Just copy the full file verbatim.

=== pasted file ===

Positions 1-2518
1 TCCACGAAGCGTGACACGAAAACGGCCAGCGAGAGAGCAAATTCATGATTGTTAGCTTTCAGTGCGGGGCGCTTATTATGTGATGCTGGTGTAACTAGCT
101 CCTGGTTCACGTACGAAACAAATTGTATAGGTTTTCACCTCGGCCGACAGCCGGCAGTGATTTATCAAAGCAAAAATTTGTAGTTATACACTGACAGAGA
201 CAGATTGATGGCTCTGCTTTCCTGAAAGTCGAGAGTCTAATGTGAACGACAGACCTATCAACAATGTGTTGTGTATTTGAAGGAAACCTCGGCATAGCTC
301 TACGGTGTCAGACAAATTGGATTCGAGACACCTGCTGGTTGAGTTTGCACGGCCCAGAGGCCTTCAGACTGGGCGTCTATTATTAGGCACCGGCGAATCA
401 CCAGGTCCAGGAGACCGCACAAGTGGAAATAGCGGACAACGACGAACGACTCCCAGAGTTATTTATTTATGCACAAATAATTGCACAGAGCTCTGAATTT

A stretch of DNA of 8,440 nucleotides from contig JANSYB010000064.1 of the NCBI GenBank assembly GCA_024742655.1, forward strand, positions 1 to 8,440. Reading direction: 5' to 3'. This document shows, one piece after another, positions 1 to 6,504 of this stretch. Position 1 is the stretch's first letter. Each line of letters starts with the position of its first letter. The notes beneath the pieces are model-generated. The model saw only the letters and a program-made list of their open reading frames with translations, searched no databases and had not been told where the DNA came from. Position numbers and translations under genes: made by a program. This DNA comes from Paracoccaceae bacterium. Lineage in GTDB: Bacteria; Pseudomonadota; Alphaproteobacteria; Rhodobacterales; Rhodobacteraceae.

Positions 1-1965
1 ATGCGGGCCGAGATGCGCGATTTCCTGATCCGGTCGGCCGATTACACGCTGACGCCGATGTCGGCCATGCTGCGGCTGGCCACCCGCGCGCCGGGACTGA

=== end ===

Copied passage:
Positions 1-2518
1 TCCACGAAGCGTGACACGAAAACGGCCAGCGAGAGAGCAAATTCATGATTGTTAGCTTTCAGTGCGGGGCGCTTATTATGTGATGCTGGTGTAACTAGCT
101 CCTGGTTCACGTACGAAACAAATTGTATAGGTTTTCACCTCGGCCGACAGCCGGCAGTGATTTATCAAAGCAAAAATTTGTAGTTATACACTGACAGAGA
201 CAGATTGATGGCTCTGCTTTCCTGAAAGTCGAGAGTCTAATGTGAACGACAGACCTATCAACAATGTGTTGTGTATTTGAAGGAAACCTCGGCATAGCTC
301 TACGGTGTCAGACAAATTGGATTCGAGACACCTGCTGGTTGAGTTTGCACGGCCCAGAGGCCTTCAGACTGGGCGTCTATTATTAGGCACCGGCGAATCA
401 CCAGGTCCAGGAGACCGCACAAGTGGAAATAGCGGACAACGACGAACGACTCCCAGAGTTATTTATTTATGCACAAATAATTGCACAGAGCTCTGAATTT

A stretch of DNA of 8,440 nucleotides from contig JANSYB010000064.1 of the NCBI GenBank assembly GCA_024742655.1, forward strand, positions 1 to 8,440. Reading direction: 5' to 3'. This document shows, one piece after another, positions 1 to 6,504 of this stretch. Position 1 is the stretch's first letter. Each line of letters starts with the position of its first letter. The notes beneath the pieces are model-generated. The model saw only the letters and a program-made list of their open reading frames with translations, searched no databases and had not been told where the DNA came from. Position numbers and translations under genes: made by a program. This DNA comes from Paracoccaceae bacterium. Lineage in GTDB: Bacteria; Pseudomonadota; Alphaproteobacteria; Rhodobacterales; Rhodobacteraceae.

Positions 1-1965
1 ATGCGGGCCGAGATGCGCGATTTCCTGATCCGGTCGGCCGATTACACGCTGACGCCGATGTCGGCCATGCTGCGGCTGGCCACCCGCGCGCCGGGACTGA